The escalation of the streaming wars. The devastation of the COVID-19 pandemic. The expansion of the movement to end police brutality against Black people and other forms of systemic injustice.
Had you asked us to augur the year to come at the start of the 2019-20 TV season, even those of us who follow it for a living would have been hard-pressed to come close to the truth of what’s happened since. But with profound change comes possibility: This season, the medium of the moment — television — has not only the opportunity to change but the necessity — push forward, or fall away; grow, or die.
It’s in that spirit that we’ve designed our fall TV preview, which is as much a look ahead to 2021 (and beyond) as it is to the autumn of this extraordinarily long year. And the future has a different shape depending on the lens you use to view it. Mary J. Blige — a multiplatinum artist reinventing herself as a screen star in the popular “Power” franchise — and Kingsley Ben-Adir — a classically trained Brit soon to appear as both Malcolm X and Barack Obama — are just two examples of the way Black talent is remaking the medium. With “Supermarket Sweep,” ABC and Fremantle aren’t just updating a beloved reality competition. They’re doing so under coronavirus health and safety restrictions, in ways that may transform production forever. And TikTok, the viral social media platform singled out by President Trump, isn’t just changing the way we consume current shows: It’s also rewriting their past.
Perhaps most important, this moment of profound flux — in TV as in the world at large — is a moment to imagine what the art form should and could look like a year from now, or two, or 10. While we may not have all the answers, we can offer six: a heaping handful of glimpses into the near and not-so-near future of television.
TV will try to return to ‘normal.’ We shouldn’t let it
Networked from remote locations, television during this time has had a dual quality of being both far-flung and extremely local, atomized and intimate. Whether talk show or drama or comedy — the first have been ongoing, the others more in the way of specials and experiments — they are all to some extent homemade: literally made at home, shot by the performers themselves or by family members. You don’t get any more local than that. READ MORE >>>
Mary J. Blige has nothing to prove. Except to herself
“The accolades and the two Oscar nominations put me in a position of humility in this field. Now I have to work as hard as an Oscar-nominated actress. I have to be better than I was in ‘Mudbound’ and keep evolving and growing. I always want to make my peers proud — the Queen Latifahs, the Taraji P. Hensons, the Angela Bassetts, the Viola Davises. I want them to know I am working hard at everything, and I respect that they do so much that I’m not going to take an honor like this for granted.” READ MORE >>>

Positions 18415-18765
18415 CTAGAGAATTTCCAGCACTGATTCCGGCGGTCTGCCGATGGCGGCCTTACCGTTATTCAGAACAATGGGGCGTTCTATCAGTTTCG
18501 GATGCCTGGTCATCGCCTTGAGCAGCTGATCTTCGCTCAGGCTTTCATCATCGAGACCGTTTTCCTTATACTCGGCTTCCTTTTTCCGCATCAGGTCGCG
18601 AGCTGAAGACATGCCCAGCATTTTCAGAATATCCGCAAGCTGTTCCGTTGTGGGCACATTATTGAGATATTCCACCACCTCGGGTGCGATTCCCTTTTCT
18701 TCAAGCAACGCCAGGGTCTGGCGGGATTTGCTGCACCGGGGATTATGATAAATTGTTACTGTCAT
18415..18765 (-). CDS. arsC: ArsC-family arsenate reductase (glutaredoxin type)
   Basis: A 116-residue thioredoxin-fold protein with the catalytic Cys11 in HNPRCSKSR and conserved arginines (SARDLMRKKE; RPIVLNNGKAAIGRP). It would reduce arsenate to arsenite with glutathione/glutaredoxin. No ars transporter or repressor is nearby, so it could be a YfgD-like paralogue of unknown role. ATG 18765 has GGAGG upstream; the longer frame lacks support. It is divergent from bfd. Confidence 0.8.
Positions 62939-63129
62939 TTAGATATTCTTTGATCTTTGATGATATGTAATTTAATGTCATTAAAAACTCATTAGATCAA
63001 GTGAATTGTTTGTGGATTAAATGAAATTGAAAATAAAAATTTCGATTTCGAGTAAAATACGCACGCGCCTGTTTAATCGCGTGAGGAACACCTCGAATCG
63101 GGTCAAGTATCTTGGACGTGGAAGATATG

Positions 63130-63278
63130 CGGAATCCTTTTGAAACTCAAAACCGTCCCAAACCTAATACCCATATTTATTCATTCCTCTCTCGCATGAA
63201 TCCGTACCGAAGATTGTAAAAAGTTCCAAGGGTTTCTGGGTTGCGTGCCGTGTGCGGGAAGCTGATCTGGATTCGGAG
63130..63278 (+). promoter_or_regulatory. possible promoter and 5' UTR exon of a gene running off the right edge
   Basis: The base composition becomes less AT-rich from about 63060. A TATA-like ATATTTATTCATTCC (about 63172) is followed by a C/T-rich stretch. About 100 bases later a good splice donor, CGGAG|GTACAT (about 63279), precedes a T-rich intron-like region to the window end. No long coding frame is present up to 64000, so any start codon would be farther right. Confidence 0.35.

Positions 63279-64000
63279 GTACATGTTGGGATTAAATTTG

TikTok users are obsessed with ‘Criminal Minds.’ They may change TV fandom forever
We’re not just talking about casual fans here, either: Videos marked with the #criminalminds hashtag have been viewed over 1.5 billion times on TikTok, which is more than 10 times that of content posted under hashtags associated with other popular crime procedurals such as “Law & Order: SVU,” “CSI” and “NCIS” ... combined. But the notion of teenagers and young adults creating and sharing digital content about a CBS crime procedural that premiered in 2005 shouldn’t be written off as a humorous novelty. “Criminal Minds” TikTok videos offer a striking glimpse at television’s streaming, and social, future. READ MORE >>>
Kingsley Ben-Adir is playing two American icons. Back in the U.K., ‘there is no work’
“I’ll just keep it mad real with you: There is no career for me in this country. There is no work. I haven’t read a good script with a leading role or a decent solid role coming out of the U.K. for me in two years, and I went through my emails yesterday to make sure that that was fact. I spent my early 20s waiting to get to 30 so I could come to America and play interesting parts. They send me ‘Gangs of London’ here, and I’m supposed to get excited? You get a few scenes in a show on ITV and you’re supposed to be grateful?” READ MORE >>>
The ‘Supermarket Sweep’ reboot wants to be a nostalgia trip to life before COVID-19
Despite being filmed during the pandemic, the tried-and-true “Supermarket Sweep” format wasn’t overhauled to lean into the new normal of grocery shopping today. Early on, thought had been given to having the contestants wear masks, but producers quickly nixed that plan. And, no, viewers won’t suddenly notice that vats of hand sanitizer, rafts of toilet paper and hard-to-find disinfectant wipes are big-money items in “Supermarket Sweep.”
That isn’t the reboot viewers need right now, producers say: “Game shows are supposed to be an escape. They’re supposed to be a moment where you can just check out and live in a fantasy world and engage with the game material and scream at the contestant for not putting enough turkeys in their cart. We wanted to keep it pure and timeless just so it can be what it’s supposed to be and nothing else.” READ MORE >>>
The 15 TV shows you should watch this fall
In mid-May, just two months or so into the COVID-19 pandemic in the United States, we launched our summer TV preview with more than a little concern that we might, at some point in the not-too-distant future, run out of television. Now, as we turn our attention to fall — boy, time flies in a crisis — it increasingly seems as though those fears were misplaced.
Intrepid viewers all, the TV team here at The Times decided to use our fall TV preview to help you narrow things down. Here are the 15 TV shows we’ll be watching this fall — and that you should be watching too. READ MORE >>>